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Government review could see NHS England, CQC and UKHSA ‘abolished’

Government review could see NHS England, CQC and UKHSA ‘abolished’

A Government review of arm’s length bodies (ALBs), including the NHS England, CQC and UKHSA could see ‘powers returned to accountable ministers’.

The evaluation will look at the efficacy and efficiency of all public bodies and whether they should be ‘abolished or retained’ or should carry on delivering all of their functions.

NHS Improvement, NHS Digital and Health Education England (HEE) also fall under the remit of the review.

It remains unclear when the review – which will be led by government efficiency minister Jacob Rees-Mogg – will begin.

The Cabinet Office published new guidance for a review of public bodies at the end of April that said there is an ‘urgent need for public service reform’.

The guidance said: ‘Reviews will consider whether the body should be abolished or retained; whether it should continue to deliver all of its functions; and whether it has an effective relationship with its department.

‘The outcome of this work should see powers returned to accountable ministers, [and] greater efficiency.’

It added that the review should ‘assess whether there are more efficient and effective alternatives’ for the Government’s aims. 

It said: ‘This can include merging the body with a similar body, and closing the body and bringing its functions back to the department.’

It added that ‘ultimately, ministers are accountable to Parliament for the performance and policy framework of their ALBs’, adding that it is ‘essential’ they are confident that ALBs are ‘operating effectively’.

The Government said that reviews will ‘vary in size and scale’, ranging from ‘light-touch exercises largely undertaken via a self-assessment’ to a team supporting a ‘Lead Reviewer on full-scale review’.

The review will be based on four criteria:

  • Efficacy – expectations that the ALB has a ‘clear purpose’ in the ‘correct delivery model’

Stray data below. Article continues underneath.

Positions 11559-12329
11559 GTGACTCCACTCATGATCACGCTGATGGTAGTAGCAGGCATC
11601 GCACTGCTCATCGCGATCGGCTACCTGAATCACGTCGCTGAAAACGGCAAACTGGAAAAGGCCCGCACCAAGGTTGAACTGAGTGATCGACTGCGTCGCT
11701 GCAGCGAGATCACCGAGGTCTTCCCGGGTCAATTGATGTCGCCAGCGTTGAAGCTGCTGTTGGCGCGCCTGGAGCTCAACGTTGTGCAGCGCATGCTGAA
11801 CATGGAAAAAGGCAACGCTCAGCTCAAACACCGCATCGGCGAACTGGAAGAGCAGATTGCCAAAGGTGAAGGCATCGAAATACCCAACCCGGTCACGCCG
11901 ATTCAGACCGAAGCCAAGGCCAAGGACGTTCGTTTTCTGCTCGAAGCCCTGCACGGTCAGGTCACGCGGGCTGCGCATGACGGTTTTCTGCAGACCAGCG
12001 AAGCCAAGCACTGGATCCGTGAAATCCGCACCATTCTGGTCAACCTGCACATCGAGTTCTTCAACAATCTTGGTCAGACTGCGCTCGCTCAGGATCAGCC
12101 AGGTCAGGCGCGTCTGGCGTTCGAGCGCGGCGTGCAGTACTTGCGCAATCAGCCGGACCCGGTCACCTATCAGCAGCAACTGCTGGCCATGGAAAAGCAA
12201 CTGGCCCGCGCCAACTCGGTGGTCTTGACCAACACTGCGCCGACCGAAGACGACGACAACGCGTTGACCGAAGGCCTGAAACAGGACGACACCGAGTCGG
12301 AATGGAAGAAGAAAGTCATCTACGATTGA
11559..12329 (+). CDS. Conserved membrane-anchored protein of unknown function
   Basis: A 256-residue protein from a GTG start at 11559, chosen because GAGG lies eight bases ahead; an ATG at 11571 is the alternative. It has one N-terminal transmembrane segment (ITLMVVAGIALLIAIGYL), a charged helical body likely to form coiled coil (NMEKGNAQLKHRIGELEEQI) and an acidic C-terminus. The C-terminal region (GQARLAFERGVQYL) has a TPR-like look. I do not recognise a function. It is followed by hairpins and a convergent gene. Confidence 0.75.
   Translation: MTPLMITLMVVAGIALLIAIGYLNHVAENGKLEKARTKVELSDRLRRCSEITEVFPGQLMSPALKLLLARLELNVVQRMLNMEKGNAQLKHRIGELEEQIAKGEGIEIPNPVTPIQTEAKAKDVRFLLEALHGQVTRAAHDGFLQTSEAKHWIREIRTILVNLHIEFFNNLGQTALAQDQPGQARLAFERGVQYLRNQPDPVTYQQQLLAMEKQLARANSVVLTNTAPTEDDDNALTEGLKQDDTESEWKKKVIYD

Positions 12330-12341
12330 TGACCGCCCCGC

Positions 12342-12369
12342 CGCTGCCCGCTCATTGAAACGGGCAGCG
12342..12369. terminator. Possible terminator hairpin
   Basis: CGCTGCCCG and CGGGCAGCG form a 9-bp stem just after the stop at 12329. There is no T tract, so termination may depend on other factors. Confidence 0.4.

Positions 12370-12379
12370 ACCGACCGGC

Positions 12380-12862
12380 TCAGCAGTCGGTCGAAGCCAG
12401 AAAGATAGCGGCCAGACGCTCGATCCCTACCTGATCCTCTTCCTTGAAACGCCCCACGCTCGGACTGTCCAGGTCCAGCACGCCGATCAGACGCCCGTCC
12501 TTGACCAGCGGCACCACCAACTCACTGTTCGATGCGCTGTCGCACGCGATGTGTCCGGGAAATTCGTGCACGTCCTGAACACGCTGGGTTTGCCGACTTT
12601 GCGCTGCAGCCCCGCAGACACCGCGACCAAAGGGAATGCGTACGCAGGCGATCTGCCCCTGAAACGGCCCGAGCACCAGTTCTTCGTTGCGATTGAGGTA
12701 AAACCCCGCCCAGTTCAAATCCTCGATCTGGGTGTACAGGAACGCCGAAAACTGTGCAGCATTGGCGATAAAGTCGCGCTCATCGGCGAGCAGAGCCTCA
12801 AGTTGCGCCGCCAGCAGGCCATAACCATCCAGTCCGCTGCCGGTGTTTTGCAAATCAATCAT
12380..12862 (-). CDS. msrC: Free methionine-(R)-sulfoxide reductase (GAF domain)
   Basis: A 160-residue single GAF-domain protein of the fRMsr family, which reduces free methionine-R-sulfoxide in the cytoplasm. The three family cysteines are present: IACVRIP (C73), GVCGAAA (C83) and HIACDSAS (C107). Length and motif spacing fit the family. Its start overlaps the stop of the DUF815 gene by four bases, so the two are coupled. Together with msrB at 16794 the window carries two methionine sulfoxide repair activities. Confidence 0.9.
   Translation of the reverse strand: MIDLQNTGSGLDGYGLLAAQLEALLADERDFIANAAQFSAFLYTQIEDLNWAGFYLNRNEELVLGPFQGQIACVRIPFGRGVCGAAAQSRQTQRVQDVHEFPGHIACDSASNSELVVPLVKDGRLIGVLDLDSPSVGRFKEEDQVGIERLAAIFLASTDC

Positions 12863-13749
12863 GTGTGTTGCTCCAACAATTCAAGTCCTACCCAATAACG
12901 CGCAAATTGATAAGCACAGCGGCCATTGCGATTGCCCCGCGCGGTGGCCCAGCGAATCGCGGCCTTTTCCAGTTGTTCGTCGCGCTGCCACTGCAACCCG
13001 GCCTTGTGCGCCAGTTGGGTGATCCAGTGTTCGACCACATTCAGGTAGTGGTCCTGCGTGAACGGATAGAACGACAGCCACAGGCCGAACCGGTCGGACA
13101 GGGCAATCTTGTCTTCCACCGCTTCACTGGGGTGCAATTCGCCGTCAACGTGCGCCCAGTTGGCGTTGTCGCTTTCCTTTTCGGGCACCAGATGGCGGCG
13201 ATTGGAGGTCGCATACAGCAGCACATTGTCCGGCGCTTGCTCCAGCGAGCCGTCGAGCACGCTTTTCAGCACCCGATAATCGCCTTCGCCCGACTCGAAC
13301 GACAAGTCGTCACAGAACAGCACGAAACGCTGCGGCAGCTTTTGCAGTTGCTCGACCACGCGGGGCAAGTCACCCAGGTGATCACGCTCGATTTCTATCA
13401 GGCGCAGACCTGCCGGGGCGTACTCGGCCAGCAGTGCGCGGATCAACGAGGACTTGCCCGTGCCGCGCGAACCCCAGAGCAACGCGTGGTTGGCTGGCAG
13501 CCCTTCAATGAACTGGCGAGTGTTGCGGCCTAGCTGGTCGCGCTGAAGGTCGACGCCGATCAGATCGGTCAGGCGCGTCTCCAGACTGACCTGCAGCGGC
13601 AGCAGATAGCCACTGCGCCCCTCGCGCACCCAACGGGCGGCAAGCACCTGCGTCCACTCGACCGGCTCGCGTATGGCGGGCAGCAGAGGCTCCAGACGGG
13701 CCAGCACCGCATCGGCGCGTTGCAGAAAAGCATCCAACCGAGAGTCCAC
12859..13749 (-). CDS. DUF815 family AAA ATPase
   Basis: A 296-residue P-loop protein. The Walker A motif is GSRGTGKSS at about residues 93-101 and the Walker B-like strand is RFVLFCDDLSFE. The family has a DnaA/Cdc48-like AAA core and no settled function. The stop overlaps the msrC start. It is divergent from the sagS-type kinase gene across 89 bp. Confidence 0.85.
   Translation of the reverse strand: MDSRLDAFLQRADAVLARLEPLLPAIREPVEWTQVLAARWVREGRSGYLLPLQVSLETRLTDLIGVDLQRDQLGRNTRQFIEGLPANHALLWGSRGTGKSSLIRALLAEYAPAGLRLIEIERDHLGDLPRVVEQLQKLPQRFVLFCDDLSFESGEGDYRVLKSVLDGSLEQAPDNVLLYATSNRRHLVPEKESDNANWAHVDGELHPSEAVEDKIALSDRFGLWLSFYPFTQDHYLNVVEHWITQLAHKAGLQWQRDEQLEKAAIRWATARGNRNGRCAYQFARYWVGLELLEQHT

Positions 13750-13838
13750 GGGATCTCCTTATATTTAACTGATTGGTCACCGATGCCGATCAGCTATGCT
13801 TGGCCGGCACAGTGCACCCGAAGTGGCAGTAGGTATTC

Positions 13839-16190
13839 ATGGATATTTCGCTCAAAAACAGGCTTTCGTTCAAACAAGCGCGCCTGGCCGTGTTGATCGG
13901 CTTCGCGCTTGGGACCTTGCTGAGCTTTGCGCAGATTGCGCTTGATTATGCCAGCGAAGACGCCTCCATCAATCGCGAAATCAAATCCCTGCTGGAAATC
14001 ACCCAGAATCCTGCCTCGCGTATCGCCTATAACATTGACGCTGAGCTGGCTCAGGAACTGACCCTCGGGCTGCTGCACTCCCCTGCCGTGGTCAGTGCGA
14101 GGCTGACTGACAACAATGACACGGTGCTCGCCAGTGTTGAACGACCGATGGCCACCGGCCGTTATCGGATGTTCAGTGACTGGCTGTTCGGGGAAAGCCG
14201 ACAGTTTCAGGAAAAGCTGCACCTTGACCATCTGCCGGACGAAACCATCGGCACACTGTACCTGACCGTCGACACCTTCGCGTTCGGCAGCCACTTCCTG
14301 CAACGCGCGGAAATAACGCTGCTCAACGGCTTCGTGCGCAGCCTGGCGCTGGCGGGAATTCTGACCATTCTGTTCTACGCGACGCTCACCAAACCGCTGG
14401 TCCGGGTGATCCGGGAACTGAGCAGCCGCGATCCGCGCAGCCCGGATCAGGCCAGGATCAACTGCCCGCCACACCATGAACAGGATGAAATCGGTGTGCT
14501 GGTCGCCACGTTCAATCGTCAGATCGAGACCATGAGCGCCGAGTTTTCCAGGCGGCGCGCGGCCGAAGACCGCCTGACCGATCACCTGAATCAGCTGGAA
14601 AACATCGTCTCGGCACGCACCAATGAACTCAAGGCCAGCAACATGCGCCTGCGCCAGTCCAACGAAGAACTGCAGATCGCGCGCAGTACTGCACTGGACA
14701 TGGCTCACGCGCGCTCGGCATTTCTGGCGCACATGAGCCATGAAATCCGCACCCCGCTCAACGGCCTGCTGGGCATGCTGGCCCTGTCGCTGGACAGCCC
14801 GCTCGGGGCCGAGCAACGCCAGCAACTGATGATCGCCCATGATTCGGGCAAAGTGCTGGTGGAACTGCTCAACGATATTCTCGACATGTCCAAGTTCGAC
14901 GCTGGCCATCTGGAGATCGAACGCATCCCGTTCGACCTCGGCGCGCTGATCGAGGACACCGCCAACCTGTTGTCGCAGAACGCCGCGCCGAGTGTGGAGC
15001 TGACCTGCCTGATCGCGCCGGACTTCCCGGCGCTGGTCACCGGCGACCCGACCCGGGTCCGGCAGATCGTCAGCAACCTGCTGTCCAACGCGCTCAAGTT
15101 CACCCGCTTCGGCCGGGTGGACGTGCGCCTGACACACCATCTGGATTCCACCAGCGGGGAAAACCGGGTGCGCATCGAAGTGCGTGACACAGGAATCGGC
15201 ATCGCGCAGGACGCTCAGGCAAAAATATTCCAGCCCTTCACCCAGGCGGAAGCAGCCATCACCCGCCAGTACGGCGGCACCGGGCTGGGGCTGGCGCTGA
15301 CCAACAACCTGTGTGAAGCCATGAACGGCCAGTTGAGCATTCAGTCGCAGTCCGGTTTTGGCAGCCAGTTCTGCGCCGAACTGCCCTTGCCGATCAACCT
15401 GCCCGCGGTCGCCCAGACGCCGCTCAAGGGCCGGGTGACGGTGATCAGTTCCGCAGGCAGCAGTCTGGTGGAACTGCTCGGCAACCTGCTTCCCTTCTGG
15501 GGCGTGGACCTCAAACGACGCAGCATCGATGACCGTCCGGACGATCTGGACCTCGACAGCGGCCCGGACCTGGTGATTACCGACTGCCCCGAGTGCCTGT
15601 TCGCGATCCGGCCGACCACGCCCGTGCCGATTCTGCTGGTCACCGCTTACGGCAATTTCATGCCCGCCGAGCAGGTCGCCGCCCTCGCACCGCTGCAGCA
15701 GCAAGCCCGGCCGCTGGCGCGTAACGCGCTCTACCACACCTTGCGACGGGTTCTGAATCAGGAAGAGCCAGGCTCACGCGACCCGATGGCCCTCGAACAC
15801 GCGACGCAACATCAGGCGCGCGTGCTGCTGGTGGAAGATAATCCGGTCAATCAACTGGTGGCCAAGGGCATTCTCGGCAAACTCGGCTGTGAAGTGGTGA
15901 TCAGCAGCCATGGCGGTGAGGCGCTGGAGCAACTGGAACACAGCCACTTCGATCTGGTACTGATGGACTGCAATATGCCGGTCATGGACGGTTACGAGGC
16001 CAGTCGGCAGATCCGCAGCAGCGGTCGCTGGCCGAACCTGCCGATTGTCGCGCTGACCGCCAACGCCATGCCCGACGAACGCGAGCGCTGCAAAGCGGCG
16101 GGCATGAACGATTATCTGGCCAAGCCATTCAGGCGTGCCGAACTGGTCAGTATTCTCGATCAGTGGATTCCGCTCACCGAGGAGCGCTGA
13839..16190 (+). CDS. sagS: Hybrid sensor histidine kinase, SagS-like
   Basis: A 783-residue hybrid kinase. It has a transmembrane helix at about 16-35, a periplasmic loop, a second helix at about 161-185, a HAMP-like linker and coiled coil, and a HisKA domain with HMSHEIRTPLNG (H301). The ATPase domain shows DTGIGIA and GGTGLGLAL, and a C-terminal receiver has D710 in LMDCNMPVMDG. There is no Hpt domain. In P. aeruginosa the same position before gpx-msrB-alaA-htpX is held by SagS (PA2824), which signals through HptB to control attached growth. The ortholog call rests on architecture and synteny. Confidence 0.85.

• Governance – expectations to be met by ALB boards
  • Accountability – expectations for ‘accountability and communication’ between relevant Government departments and ALBs
  • Efficiency – expectations for ‘identifiable cashable efficiency gains’

A similar Government review carried out in 2011 saw ALBs cut their budgets considerably.

Ministers will:

  • decide which bodies are reviewed and when by writing an annual prioritisation letter to the Minister for Brexit Opportunities and Government Efficiency and Chief Secretary to the Treasury;
  • decide on and appoint the Lead Reviewer;
  • decide whether a body merits an in-depth review or not;
  • if appropriate, request a challenge panel is established;
  • accept or reject the recommendations suggested; and
  • hold to account the department and public body for the implementation of the recommendations.

Source: Cabinet Office

In February, the CQC was accused of ‘soliciting negative GP feedback’ after data from its ‘Give feedback on care’ portal showed a 176% rise in complaints.

It came after the regulator admitted its inspections may ‘inadvertently disadvantage’ ethnic minority GPs.

Health ALBs to be reviewed:

  • CQC
  • Health Education England
  • NHS England
  • NHS Improvement
  • NHS Digital

Source: Cabinet Office



Please note, only GPs are permitted to add comments to articles

Long Gone 18 May, 2022 6:19 pm

Regulation is too often regarded as an unarguable universal good. Whereas, in reality it has costs and harms attached, as well as benefits – much like screening. Nobody looks at the overall cost+harm vs benefit of regulation. I have patients in the police and in teaching who have suffered similarly.
This review is long overdue.

Vinci Ho 18 May, 2022 10:05 pm

This type of review is indeed well indicated but do we need to look into the independent nature of this ?
‘’It remains unclear when the review – which will be led by government efficiency minister Jacob Rees-Mogg – will begin.’’
What type of inquiry did we say we need for Covid-19 pandemic in 2010 and 2011 ( even up to now)?🤨🤔

David jenkins 21 May, 2022 3:17 pm


yet another sexy buzzword !

how much were a bunch of CSs* paid to dream that one up ?

*Civil Servants – not that they serve much !